E.S.Pearson on Gate

E.S.Pearson on a Gate, Mayo sketch

Here you see my scruffy sketch of Egon drawn 20 years ago for the frontispiece of my book, “Error and the Growth of Experimental Knowledge” (EGEK 1996). The caption is

“I might recall how certain early ideas came into my head as I sat on a gate overlooking an experimental blackcurrant plot… –E.S Pearson, “Statistical Concepts in Their Relation to Reality”.

He is responding to Fisher to “dispel the picture of the Russian technological bogey”. [i]

So, as I said in my last post, just to make a short story long, I’ve recently been scouring around the history and statistical philosophies of Neyman, Pearson and Fisher for purposes of a book soon to be completed, and I discovered a funny little error about this quote. Only maybe 3 or 4 people alive would care, but maybe someone out there knows the real truth.

OK, so I’d been rereading Constance Reid’s great biography of Neyman, and in one place she interviews Egon about the sources of inspiration for their work. Here’s what Egon tells her: Continue reading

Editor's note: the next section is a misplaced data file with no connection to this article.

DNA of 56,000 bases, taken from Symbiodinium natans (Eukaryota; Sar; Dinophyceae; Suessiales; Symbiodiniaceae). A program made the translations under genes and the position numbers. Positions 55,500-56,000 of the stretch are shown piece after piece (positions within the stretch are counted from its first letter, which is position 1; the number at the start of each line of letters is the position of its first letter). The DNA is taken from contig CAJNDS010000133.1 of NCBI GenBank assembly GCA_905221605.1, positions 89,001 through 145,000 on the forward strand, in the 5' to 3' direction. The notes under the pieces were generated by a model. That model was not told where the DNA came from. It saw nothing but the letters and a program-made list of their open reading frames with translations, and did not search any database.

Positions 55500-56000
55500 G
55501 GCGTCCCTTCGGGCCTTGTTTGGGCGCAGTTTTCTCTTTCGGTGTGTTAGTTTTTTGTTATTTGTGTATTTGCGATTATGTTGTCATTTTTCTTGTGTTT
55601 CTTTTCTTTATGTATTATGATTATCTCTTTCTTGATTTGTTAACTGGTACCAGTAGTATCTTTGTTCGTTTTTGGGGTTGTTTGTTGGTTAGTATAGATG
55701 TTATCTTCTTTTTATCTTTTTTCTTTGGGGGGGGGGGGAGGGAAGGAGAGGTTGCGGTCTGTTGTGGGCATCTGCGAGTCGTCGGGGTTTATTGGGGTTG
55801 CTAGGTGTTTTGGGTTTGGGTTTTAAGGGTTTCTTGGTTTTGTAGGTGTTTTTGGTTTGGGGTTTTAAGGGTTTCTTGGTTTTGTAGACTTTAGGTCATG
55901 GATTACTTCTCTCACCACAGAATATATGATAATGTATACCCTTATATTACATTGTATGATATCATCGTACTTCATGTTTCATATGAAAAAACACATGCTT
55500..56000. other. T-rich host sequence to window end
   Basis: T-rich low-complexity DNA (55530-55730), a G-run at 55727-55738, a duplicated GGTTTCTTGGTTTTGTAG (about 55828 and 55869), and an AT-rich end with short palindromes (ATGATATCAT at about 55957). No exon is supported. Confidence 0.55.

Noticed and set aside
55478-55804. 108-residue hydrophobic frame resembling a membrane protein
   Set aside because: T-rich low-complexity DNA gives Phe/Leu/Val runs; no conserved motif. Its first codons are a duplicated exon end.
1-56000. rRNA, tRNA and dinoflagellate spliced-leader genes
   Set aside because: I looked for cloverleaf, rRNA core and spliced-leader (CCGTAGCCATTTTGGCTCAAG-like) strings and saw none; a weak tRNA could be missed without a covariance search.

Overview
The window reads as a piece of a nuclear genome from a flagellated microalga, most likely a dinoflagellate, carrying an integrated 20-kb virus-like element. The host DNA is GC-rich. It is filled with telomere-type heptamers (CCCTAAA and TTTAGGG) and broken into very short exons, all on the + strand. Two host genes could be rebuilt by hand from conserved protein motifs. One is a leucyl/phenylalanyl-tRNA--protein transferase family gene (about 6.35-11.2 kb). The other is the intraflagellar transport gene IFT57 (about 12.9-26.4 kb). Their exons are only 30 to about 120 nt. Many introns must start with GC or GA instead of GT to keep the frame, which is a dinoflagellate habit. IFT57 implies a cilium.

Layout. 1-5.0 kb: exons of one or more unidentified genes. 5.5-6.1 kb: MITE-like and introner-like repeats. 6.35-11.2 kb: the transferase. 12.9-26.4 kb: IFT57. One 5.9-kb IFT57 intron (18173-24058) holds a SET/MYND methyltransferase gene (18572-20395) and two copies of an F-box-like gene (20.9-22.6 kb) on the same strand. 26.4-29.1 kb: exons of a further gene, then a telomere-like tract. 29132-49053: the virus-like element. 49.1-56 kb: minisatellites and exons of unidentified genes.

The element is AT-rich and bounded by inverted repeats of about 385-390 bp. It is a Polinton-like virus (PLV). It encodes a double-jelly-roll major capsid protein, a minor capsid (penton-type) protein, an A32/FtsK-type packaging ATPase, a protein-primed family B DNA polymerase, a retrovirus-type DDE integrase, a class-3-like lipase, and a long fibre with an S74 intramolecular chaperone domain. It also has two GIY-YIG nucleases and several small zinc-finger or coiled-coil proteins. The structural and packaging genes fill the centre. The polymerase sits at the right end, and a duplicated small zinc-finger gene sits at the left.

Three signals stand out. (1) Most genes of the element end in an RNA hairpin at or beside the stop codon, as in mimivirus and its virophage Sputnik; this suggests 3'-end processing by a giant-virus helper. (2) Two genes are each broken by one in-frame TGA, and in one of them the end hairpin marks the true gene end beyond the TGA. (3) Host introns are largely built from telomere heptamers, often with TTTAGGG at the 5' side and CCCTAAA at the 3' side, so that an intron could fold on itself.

Categories: E.S. Pearson, phil/history of stat, Statistics | 1 Comment

Jerzy Neyman and “Les Miserables Citations” (statistical theater in honor of his birthday)

images-14

Neyman April 16, 1894 – August 5, 1981

In honor of Jerzy Neyman’s birthday today, a local acting group is putting on a short theater production based on a screenplay I wrote:  “Les Miserables Citations” (“Those Miserable Quotes”) [1]. The “miserable” citations are those everyone loves to cite, from their early joint 1933 paper:

We are inclined to think that as far as a particular hypothesis is concerned, no test based upon the theory of probability can by itself provide any valuable evidence of the truth or falsehood of that hypothesis.

But we may look at the purpose of tests from another viewpoint. Without hoping to know whether each separate hypothesis is true or false, we may search for rules to govern our behavior with regard to them, in following which we insure that, in the long run of experience, we shall not be too often wrong. (Neyman and Pearson 1933, pp. 290-1).

Continue reading

Categories: E.S. Pearson, Neyman, Statistics | 7 Comments

“Statistical Concepts in Their Relation to Reality” by E.S. Pearson

To complete the last post, here’s Pearson’s portion of the “triad” 

E.S.Pearson on Gate

E.S.Pearson on Gate (sketch by D. Mayo)

“Statistical Concepts in Their Relation to Reality”

by E.S. PEARSON (1955)